Wessex In Literature: Far From The Madding Crowd

Far From The Madding Crowd (1874) is a seminal moment in the identity of Wessex as a region. Thomas Hardy was not the first author to mention the name Wessex in a modern context, William Barnes and Charles Kingsley had already beaten him to it, but he was the first to popularise it. "The appellation which I had thought to reserve to the horizons and landscapes of a merely realistic dream-country, has become more and more popular as a practical definition; and the dream-country has, by degrees, solidified into a utilitarian region which people can go to, take a house in, and write to the papers from", Hardy observed in his Preface to the 1895 edition of the novel.

In the first edition, there is but a single reference to Wessex, but later revisions increased its use. Hardy had always been a regional writer, but giving his "partly-real, partly-dream country" a name rooted in English history solidified it in the public consciousness. Hardy's literary Wessex expanded over the course of his career from basically a synonym for Dorset, to a six-county region that was still continuing to expand when his final novel, Jude The Obscure (1895) apparently included Christminster (Oxford) within its bounds.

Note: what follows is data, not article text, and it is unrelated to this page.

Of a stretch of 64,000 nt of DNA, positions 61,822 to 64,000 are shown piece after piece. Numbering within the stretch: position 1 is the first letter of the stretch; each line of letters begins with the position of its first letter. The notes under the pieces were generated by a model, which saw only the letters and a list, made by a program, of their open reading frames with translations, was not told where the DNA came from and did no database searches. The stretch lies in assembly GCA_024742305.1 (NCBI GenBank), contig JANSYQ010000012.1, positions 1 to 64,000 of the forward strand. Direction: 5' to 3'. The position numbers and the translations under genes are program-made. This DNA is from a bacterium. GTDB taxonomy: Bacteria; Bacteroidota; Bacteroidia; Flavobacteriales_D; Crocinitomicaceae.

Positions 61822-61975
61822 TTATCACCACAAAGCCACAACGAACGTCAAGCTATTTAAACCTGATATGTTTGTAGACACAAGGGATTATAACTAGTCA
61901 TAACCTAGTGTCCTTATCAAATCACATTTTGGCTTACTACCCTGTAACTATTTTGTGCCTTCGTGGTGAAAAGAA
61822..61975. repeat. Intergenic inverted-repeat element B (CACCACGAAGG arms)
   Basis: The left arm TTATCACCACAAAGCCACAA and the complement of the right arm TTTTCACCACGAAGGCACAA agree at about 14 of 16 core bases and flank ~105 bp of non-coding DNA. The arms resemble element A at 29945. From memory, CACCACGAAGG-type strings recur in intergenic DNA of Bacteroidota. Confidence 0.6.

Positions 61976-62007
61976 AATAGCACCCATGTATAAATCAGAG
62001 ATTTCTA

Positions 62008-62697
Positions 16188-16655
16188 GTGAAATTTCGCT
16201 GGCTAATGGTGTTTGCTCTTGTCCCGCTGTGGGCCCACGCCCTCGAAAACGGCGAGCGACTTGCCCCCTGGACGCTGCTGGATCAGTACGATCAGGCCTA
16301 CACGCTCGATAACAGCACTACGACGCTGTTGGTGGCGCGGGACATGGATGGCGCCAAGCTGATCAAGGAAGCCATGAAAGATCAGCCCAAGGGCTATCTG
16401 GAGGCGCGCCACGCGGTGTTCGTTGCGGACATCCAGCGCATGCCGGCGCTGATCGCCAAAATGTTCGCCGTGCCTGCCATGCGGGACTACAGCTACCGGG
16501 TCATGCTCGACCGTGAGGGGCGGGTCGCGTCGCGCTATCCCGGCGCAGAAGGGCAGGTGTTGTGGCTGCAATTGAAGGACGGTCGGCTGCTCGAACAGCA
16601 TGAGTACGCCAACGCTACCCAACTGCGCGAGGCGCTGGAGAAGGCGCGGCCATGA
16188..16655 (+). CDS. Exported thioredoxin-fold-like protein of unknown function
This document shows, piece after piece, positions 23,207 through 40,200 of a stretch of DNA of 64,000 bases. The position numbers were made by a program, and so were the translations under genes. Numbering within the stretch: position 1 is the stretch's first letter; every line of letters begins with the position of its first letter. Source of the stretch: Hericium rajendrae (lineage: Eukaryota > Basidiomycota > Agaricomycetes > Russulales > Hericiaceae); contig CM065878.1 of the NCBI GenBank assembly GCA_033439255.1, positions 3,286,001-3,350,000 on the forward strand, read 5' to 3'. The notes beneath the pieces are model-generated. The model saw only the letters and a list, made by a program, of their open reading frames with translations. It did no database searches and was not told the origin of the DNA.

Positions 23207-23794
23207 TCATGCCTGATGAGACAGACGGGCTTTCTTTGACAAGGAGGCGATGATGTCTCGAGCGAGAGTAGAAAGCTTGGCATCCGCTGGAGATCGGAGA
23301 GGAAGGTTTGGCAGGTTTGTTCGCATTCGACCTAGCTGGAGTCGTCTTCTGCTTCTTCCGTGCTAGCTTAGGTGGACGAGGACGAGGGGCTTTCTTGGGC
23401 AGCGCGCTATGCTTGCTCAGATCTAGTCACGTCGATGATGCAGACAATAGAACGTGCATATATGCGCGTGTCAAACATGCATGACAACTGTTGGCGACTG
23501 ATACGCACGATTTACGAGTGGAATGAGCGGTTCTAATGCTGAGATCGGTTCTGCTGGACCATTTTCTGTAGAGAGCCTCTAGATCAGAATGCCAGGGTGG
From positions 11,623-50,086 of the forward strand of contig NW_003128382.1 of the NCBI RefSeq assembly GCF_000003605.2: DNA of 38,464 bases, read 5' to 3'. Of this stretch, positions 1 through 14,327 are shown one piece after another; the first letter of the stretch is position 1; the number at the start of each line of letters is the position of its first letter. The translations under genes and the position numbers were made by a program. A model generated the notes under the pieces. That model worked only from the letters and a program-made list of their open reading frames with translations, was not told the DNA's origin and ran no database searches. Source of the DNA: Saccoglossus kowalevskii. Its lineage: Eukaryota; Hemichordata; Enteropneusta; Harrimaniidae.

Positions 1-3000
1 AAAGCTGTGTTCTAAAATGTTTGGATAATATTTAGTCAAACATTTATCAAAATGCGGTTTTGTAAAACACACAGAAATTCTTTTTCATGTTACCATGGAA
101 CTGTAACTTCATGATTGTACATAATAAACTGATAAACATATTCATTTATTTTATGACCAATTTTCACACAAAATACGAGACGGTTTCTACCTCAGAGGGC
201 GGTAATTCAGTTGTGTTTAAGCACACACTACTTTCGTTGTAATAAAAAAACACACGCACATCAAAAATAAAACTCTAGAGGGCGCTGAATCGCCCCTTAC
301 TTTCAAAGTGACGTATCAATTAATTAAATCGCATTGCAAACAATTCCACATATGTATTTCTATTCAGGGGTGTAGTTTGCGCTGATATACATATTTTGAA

The plot concerns Bathsheba Everdene and her three suitors, her neighbour William Boldwood, the faithful shepherd Gabriel Oak, and the flash Sergeant Troy. The novel was notable for its social realism, depicting the harsh lives of the rural poor in Victorian England. It had been adapted for film at least three times, the first being a lost silent version made in 1915. Hardy himself adapted it for the stage in 1879, and it has formed the basis of a ballet, a musical and a 1998 ITV mini-series. In addition, Suzanne Collins borrowed the surname Everdene for her heroine Katniss in her Hunger Games series of young adult novels, and Posy Simmons updated the plot to the present day for her 2007 graphic novel Tamara Drewe, which was itself fimed in 2010.

Far From The Madding Crowd remains as popular now as it was when it was first published nearly 150 years ago. It planted a seed that has grown into today's Wessex movement, and for that, we can all give thanks.

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